The Common Application will be available for students by August 1 (and its preview is already available online). The Common Application organization has already reported that the essay topics on the application will remain the same, though the length requirements will be adjusted. For high school juniors, this is the equivalent of a long-distance runner coming into the last few hundred meters of the race: a successful end is in sight, but to get there you first you have to throw all your energy and focus into the last lap.

     

     

     

     

    Summer Studies . . .

    Summer vacation is when we take a deep breath after a long year and relish a sense of wellbeing after the strains of the school year. We vegetate mindlessly in the sun and we laze days away in a hammock. But we also catch up on our reading, argue with friends about ideas that have absolutely nothing to do with homework and linger over a volume of poetry that was never required for school. Rather than putting our minds on hold, the summer gives us time to recover a joy in exploring ideas for no better reason than our interest in them.

    This is indeed exactly what high school students need to do with their summers, and one way to do so is by attending a youth program with like-minded peers.

    But in deciding to send a student to one of the many such programs offered in the US and across the world, parents often have far more functional intentions – they hope quite bluntly that attending pre-college at College X, or a few weeks helping the poor in a developing country, or traveling to exotic locales will impress admission officers and increase the student’s chance of admission at College X. Having countless students pursuing summer programs for the same set of reasons has, however, helped to dilute the impact of this strategy. Yet there remain excellent reasons for students to seek out a summer program that excites and intrigues them:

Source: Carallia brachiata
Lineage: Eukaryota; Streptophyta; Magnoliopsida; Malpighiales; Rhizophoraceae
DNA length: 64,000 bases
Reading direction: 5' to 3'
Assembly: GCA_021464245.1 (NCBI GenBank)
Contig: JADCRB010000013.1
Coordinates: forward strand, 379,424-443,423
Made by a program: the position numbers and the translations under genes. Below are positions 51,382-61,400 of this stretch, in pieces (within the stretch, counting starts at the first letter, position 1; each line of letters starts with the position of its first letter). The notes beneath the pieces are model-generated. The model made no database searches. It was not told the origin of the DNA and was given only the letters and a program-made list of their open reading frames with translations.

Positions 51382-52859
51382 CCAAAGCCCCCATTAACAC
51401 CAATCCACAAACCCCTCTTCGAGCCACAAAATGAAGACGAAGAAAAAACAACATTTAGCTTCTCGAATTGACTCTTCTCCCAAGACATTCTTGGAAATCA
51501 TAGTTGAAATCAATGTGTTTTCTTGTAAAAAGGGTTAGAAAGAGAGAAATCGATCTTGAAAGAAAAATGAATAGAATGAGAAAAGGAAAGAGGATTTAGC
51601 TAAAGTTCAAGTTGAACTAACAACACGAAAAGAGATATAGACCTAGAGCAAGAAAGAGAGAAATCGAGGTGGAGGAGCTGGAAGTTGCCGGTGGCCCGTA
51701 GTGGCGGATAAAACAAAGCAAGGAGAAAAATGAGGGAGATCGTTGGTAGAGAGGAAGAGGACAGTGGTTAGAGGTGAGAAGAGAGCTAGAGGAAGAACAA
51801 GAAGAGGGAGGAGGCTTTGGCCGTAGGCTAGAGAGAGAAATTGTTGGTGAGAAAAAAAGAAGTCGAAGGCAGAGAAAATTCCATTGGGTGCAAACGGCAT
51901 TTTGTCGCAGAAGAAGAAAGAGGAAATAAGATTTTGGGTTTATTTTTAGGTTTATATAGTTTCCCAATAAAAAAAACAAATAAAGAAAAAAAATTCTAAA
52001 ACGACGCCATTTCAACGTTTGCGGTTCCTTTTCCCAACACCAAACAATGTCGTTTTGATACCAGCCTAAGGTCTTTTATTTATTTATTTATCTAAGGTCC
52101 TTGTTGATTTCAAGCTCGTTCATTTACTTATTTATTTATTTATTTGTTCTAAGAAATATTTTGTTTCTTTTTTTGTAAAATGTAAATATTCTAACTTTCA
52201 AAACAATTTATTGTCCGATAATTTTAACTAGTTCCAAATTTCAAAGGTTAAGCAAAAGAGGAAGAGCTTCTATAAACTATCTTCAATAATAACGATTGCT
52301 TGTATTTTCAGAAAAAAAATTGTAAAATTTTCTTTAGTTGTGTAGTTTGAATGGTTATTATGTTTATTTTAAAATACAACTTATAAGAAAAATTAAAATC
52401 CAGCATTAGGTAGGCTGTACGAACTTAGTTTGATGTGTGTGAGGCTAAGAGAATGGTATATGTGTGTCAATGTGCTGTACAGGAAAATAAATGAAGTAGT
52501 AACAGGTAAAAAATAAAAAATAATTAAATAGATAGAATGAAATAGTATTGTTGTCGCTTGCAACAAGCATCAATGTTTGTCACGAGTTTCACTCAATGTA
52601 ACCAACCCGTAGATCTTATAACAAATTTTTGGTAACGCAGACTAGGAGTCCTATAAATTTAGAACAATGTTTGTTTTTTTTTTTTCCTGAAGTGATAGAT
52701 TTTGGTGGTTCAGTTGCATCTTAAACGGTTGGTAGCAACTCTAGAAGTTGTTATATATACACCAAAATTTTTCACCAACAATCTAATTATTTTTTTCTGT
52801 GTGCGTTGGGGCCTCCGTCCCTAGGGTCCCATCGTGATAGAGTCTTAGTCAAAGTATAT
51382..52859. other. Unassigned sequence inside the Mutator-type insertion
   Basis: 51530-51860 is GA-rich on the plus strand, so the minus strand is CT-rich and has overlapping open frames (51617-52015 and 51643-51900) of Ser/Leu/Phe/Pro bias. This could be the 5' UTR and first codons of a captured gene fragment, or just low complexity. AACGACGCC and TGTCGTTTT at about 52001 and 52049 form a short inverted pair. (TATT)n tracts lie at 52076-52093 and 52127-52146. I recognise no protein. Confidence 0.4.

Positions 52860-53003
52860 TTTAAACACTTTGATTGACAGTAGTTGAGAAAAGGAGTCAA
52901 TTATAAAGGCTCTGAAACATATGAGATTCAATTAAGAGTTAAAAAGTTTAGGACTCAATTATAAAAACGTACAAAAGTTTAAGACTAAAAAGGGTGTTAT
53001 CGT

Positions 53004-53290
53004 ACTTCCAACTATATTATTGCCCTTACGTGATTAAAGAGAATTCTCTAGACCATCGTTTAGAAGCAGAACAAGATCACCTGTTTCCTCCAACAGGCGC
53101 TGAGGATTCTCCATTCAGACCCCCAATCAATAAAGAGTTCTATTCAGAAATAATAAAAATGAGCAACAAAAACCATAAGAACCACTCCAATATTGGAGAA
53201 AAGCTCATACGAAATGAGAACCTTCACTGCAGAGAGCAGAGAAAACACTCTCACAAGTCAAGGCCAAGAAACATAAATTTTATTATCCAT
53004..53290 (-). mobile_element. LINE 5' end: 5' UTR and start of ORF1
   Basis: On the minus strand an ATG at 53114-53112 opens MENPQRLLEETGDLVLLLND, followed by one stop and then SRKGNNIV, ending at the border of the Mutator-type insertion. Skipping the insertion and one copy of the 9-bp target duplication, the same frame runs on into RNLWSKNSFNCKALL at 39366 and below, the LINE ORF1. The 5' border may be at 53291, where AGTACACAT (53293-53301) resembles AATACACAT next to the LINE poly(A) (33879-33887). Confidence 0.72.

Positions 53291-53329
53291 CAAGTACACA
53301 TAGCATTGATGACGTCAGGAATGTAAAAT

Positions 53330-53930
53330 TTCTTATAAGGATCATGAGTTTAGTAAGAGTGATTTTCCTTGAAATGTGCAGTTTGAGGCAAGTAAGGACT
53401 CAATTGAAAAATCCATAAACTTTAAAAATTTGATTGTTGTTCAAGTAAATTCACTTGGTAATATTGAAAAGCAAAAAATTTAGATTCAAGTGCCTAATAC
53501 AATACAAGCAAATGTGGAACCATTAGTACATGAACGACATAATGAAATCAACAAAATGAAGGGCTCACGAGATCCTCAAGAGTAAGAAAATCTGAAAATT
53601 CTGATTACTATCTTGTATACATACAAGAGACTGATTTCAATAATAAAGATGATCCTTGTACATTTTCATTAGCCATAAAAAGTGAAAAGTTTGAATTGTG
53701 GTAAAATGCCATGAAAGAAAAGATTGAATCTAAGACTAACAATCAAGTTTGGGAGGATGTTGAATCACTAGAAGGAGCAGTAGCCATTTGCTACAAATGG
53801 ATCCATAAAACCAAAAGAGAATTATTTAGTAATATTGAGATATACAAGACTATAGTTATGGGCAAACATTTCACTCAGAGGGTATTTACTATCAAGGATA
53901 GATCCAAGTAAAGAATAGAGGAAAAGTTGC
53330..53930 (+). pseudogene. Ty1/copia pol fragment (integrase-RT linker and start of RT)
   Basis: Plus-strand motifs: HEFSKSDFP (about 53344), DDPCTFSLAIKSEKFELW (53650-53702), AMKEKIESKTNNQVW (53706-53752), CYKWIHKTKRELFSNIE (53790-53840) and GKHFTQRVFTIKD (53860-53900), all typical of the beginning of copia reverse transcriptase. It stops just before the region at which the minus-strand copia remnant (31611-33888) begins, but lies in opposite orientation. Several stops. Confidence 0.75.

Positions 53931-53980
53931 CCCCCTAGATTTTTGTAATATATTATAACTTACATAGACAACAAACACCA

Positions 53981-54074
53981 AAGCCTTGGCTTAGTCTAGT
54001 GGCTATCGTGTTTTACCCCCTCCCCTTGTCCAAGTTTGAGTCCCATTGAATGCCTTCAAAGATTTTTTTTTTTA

• the opportunity to explore an academic field – economics, archaeology, computer science – with peers that share that interest
    • to travel to a new city or a far-flung country
    • to meet students from all over the country and even the world, enlarging their perspective
    • to develop their English language skills if that is not their native tongue
    • to expand their sense of service to those far outside their own community
    • to get a taste of college life and remind them of the adventure ahead
    • to leave home and begin to develop an empowering sense of independence and self-sufficiency

    Will any of this have any impact on their college applications? Definitely. But the impact will in fact be far more intriguing than many parents anticipate. Pre-college programs are offered either by for-profit organizations or as a money-generating venture by a unit within a college that is completely separate from the admission office of that institution. Doing such a program at College X therefore does not in itself improve a student’s chances of admission at that college. But that does not mean that admission officers will not notice that a student attended. Instead they will notice:

    • because it suggests that a student is actually interested enough in the college to spend time there – a form of “demonstrated interest” that colleges have to care about as they fret about their admissions yield
    • that the student has enough intellectual engagement with a subject to spend time on it
    • that the student has the social and emotional maturity to spend time away from home
    • that an international student has sufficient English skills to cope at an American college

    Colleges will of course take note of the academic and social growth that attending such a program can generate. But the value of a summer program extends far beyond a college application. Instead, the student will have spent a week or more of their summer having fun, making new friends and talking about new ideas, while expanding the horizons of their world and of themselves.

    For an overview of summer programs, please download the Summer Programs PDF on our Resources page.